Food blogging is dead.

I’ve just been a bit slow in pulling on the latex gloves and getting out the hacksaw for an impromptu autopsy of the still warm but tasty corpse. Over the last few weeks, I noticed a few posts rueing the good old days of writing about food on the Internet, back in the golden year: 2005. Graham Halliday, writing on Word Of Mouth quotes a friend, scent of green bananas:

the best food blog ever is already dead... everything about it was personal and informative without giving away too much personal information, nothing about it was soulless... i never felt like it was a commercial site, nor that [he] was ever shilling for anyone nor anything. i didn't feel like he was using it as a personal resume, or as a platform to something else. it was just a really great journal about food


The blog in question, Fatman Seoul ended in ’05. Back then Conde Nast hadn’t wizened up to the online game. From Accidental Hedonist:

When it comes to food blogging, I miss 2005.

There. I've said it. I feel a whole lot better.

This has been on my mind for quite some time, partially exasperated by the fact that Epicurious, was voted 2nd best food blog this year in the Weblog awards. We've come a long way from all of the press the food blogs received in 2004/2005. In two years time we've gone from individuals and private citizens getting acknowledged and read for their writing and their passion for food to that bastion of individuality Condé Nast getting kudos.

This isn't to knock the fine folks over at Epicurious, but I've always felt that food blogging was the anti-Condé Nast - the place where you went to when you wanted to get an individual's opinion on food, not an institution's.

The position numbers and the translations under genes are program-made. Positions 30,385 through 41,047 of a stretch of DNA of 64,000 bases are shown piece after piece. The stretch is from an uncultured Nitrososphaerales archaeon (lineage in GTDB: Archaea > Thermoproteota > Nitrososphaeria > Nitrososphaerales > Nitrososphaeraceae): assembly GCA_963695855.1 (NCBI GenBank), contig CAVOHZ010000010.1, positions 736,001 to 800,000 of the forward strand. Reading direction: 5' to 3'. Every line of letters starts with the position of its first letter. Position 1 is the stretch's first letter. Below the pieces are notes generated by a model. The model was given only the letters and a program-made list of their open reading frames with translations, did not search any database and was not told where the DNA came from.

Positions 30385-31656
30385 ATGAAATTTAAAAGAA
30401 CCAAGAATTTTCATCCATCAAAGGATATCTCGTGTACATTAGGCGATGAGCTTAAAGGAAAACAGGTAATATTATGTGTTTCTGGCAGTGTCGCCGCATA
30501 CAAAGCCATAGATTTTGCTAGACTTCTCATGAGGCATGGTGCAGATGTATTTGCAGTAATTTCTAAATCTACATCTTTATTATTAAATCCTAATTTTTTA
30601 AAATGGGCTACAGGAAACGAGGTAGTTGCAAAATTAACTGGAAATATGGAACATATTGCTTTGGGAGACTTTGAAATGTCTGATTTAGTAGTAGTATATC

Coincidentally, 2005 was the first year that I started writing about food for my own website. Eating Asia, Real Thai and Chubby Hubby all started in 2005. Gut Feelings, as far as I know, was yet to be dreamt up.

So what killed food blogging in 2005?

If I had a healthier ego, I’d say that it was me, personally poisoning it with impure prahok. Otherwise;

Corporatisation of food blogging.

Around 2005, people started to get paid for writing food blogs. Not paid well, but paid nonetheless, often as another part of their existing role in a media organisation. (It is worth mentioning that apart from a small handful of online editors, nobody is making a living from writing solely about food online yet. I briefly made a living from it, but only because I was living in the world’s 13th poorest nation). Since ’05 Conde Nast’s aforementioned vehicle began, as did Word of Mouth, the Guardian’s attempt to shoehorn newspaper content into the online boot. Part of the problem with both blogs seems to be a lack of clear identity: are they a separate entity of the publishers or do they exist to shill for the offline publication?


Professionals moved online, food porn goes hardcore


More food writing and photography professionals – people who otherwise make a living from food media - joined the online fray in 2005; often freelancers independent of the publications for which they work. This had two distinct effects. Firstly, it raised the bar. At a guess, the slickness of photography, design, or the quality of the writing acts as a deterrent for new food bloggers, many of whom have something worthwhile to contribute. It scared the old guard who had previously drawn audiences without having magazine-quality pics or prose.

Secondly, it started a range of blogs with specialist topics dear to the heart of their creators, the antithesis of the “journal about food” for which scentofgreenbananas pines. Sometimes the new blogs seemed to be borne from the frustration of producing dull content for mass market publications; an outlet for the non-commercial and not readily marketable food ideas. Sometimes they were just borne from the love of a single topic. Bacon, for example. This atomisation of food sites makes it ever more difficult to find a niche.